Sunday, July 21, 2019

Lots of Blooms - So Little Blogging



            As usual, I think of blogging everyday and don't take the time to actually do any. Following are some of the flowers, and other things, that I have put up on other platforms in the last week or two.



Canada Sanicle
aka Canada Black-snakeroot
aka Short-styled Snakeroot (Newcomb's WF Guide)
Sanicle du Canada
(Sanicula canadensis)
Found on the Grand Valley Trail near Hardy Road
in Brantford, Ontario
July 8, 2019.






Wolf Milk Slime Mold
Lait de Loup
(Lycogala epidendrum)
Found on an old log
in the RBG's Hendrie Valley, Hamilton, Ontario
July 12, 2019.





Wild Yam
Igname Velue
(Dioscorea villosa)

Female flowers on a female vine
found in RBG's Hendrie Valley
on the left.

Male flowers on a male vine
found in RBG's Capt. Cootes' Trail
in the wilderness section of the Arboretum
Hamilton, Ontario
on the right side of the photo;
July 12, 2019.




Pale Jewelweed
aka Pale Touch-me-not
Impatiente Pâle
(Impatiens pallida)
found in the RBG's Hendrie Valley Trails
Hamilton, Ontario
July 19, 2019.



Hoary Alyssum
Berteroa Blanc
(Berteroa incana)
found on the outer "wild" edge
of the RBG's Rose Garden 
on July 19, 2019.



Saturday, July 06, 2019

Three Flowers Not Often Seen



            We have found a few more new flowers or flowers that we do not see too often in the last week or so. On of the highlights was American Columbo / Frasère de Caroline / (Frasera caroliniensis). It starts life as a small rosette of leaves and comes back that way for several years, 5 to 30 years according to some sources. Then it blooms and dies. I have seen blooms a few times and this year was one of those times. There were 2 out of over 70 plants that were blooming.


            You can see a few plants under the blooming plant so there will be some blooms again, some year.

            On the way to look for the Columbo, one of the wild flower walker  spotted a very small green flower on the edge of the trail.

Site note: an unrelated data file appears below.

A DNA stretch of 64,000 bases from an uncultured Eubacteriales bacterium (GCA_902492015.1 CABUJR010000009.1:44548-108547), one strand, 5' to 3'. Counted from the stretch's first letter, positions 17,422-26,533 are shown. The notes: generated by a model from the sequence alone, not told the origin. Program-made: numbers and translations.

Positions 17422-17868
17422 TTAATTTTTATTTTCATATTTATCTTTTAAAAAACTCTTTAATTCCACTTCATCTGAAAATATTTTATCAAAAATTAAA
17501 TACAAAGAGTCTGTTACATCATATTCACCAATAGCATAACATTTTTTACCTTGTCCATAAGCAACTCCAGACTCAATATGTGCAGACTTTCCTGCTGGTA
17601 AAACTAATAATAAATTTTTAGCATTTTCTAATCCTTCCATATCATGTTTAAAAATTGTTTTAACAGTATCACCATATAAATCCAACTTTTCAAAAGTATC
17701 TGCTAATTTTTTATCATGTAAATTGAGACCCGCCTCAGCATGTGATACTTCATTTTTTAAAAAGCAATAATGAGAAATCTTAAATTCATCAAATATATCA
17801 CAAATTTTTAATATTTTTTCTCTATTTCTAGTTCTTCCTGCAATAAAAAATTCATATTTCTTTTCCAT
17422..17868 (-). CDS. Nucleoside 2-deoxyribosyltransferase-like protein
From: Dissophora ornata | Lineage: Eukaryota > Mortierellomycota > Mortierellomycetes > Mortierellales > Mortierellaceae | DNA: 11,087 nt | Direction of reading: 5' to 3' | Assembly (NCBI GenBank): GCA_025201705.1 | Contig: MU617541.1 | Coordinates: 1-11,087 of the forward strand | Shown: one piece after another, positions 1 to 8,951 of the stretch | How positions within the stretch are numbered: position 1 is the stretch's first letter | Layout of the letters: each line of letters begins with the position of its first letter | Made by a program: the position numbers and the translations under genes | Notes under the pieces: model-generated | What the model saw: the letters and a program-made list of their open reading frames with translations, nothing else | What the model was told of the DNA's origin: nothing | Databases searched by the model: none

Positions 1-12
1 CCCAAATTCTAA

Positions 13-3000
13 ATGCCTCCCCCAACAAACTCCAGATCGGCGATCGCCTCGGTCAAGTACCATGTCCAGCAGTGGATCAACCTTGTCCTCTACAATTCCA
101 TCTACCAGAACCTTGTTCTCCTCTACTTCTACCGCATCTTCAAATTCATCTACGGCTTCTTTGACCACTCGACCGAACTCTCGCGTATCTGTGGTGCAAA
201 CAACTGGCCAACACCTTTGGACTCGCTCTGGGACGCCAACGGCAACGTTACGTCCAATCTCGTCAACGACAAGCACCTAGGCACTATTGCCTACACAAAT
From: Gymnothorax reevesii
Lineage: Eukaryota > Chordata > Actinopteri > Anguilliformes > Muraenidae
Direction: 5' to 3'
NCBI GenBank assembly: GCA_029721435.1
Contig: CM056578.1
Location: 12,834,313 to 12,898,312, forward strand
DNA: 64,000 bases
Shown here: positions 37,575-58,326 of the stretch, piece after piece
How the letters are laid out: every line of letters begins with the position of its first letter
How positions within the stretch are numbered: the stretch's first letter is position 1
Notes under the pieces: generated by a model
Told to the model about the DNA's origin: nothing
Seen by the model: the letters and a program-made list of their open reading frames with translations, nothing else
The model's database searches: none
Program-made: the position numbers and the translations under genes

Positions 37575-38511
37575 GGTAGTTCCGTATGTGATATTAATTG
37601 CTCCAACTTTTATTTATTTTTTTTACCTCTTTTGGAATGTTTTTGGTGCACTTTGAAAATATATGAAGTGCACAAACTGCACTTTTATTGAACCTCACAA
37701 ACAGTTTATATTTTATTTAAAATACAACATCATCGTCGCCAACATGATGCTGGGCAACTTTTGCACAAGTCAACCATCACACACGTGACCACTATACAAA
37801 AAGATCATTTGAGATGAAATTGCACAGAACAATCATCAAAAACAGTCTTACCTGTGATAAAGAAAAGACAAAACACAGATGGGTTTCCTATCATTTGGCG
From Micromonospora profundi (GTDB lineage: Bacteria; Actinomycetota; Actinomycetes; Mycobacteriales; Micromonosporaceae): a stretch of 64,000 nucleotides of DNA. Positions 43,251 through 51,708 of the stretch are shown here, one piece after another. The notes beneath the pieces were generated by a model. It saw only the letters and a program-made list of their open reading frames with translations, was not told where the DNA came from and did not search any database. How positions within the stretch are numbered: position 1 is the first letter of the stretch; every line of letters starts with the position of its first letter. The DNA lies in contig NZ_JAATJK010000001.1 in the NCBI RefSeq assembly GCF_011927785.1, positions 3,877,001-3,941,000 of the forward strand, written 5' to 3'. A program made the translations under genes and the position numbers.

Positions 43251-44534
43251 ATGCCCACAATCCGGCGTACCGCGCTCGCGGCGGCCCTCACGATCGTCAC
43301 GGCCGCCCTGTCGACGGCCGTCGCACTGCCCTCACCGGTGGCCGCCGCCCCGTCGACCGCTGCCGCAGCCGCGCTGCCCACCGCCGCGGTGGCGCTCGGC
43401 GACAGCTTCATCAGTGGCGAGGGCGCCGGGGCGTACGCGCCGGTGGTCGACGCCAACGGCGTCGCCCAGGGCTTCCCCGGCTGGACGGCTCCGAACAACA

I think I have only seen this plant one other time in bloom. In my wild flower guide it is called Wild Licorice. The accepted name is now "Licorice Bedstraw" / Gaillet Fausse-circée / (Galium circaezans). It was the rather different leaf pattern that alerted the person that found it for us. The flower was visible only on close inspection.


            Here is another plant that I have only seen in bloom on one other occasion. This one is Broadleaf Waterleaf in my guide book now called "Bluntleaf Waterleaf" / Hydrophylle du Canada / (Hydrophyllum Canadense).




Sunday, June 16, 2019

New Flower for Fleur-Ange and I . . .



            Last Thursday, on the Beckett Walkers walk, Fleur-Ange and I found a different flower. We thought it looked a bit like Wormseed Mustard but it was way too tall and the leaves looked different too. I spent an hour or so on the computer looking at various sites and came up with a name. I had collected a plant and kept it in a sealed plastic bag in the refrigerator until I could take it into the RBG Herbarium. There one of the summer staff took on the identification challenge and came up with a name. I was happy to find that his identification, via various web sites and use of the microscope, was the same as mine.

            Some Ontario sites do not list the flower and we only have one specimen in the RBG herbarium collected in 1980 from Thunder Bay. On the other hand, other Ontario sites say it is a common introduced plant found in various places around the province since 1941.

            Below are photos that I took of the Erysimum hieraciifolium or European Wallflower.
            
            Vélar à Feuilles d'épervière is the French name.

            I was pleased to see that a synonym was Tall Wormseed Mustard so our original thoughts were not that far off the mark.